Jurisprudence has a number of different meanings. In general, though jurisprudence is the philosophy of law.
There are different aspects to jurisprudence and the study of jurisprudence. The most common aspect is the analysis of some given area of law. In that type of jurisprudence, scholars look at an area of law and analyze court cases in that area. They seek to understand the fundamental rules of that area of law by analyzing these cases. For example, I once took a class on slave law in the United States. We read court cases from the time when slavery was legal as a way of understanding what the basic rules of that society were and what it meant (legally) to be a slave or someone who interacted with slaves.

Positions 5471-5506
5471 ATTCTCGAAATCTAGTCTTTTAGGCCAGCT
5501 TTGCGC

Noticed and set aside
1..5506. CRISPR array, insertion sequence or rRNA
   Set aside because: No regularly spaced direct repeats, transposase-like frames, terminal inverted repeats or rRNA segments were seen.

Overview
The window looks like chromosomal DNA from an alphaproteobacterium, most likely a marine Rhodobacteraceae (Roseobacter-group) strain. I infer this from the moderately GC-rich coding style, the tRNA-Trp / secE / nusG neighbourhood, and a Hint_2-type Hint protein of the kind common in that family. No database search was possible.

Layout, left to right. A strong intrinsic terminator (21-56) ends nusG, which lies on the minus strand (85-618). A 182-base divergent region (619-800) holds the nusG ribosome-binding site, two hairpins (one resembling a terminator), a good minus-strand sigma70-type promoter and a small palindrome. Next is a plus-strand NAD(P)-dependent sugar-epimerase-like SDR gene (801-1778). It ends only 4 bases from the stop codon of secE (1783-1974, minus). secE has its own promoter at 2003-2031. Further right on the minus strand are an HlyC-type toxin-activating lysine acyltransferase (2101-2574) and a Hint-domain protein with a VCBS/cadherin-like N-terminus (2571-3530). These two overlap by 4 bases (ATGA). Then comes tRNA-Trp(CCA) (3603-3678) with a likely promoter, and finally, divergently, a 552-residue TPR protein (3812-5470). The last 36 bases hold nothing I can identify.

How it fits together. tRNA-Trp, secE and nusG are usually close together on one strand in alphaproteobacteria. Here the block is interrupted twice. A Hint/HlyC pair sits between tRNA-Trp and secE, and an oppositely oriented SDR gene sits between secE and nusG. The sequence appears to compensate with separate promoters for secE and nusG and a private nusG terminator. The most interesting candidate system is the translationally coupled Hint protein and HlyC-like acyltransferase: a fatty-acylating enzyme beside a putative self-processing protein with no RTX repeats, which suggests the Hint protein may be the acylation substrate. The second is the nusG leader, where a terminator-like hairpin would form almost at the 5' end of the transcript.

Another important aspect of jurisprudence is more normative. It asks how things should be. This is the area in which scholars ask if judges can and should (for example) stick exactly to the text of the law. They try to determine whether it is better to approach the law in a formalistic way or whether it is better to decide cases more on the basis of what seems equitable.
Jurisprudence, then, can be about what is or it can be about what should be. In both cases, though, it is the study of what the philosophy of the law is.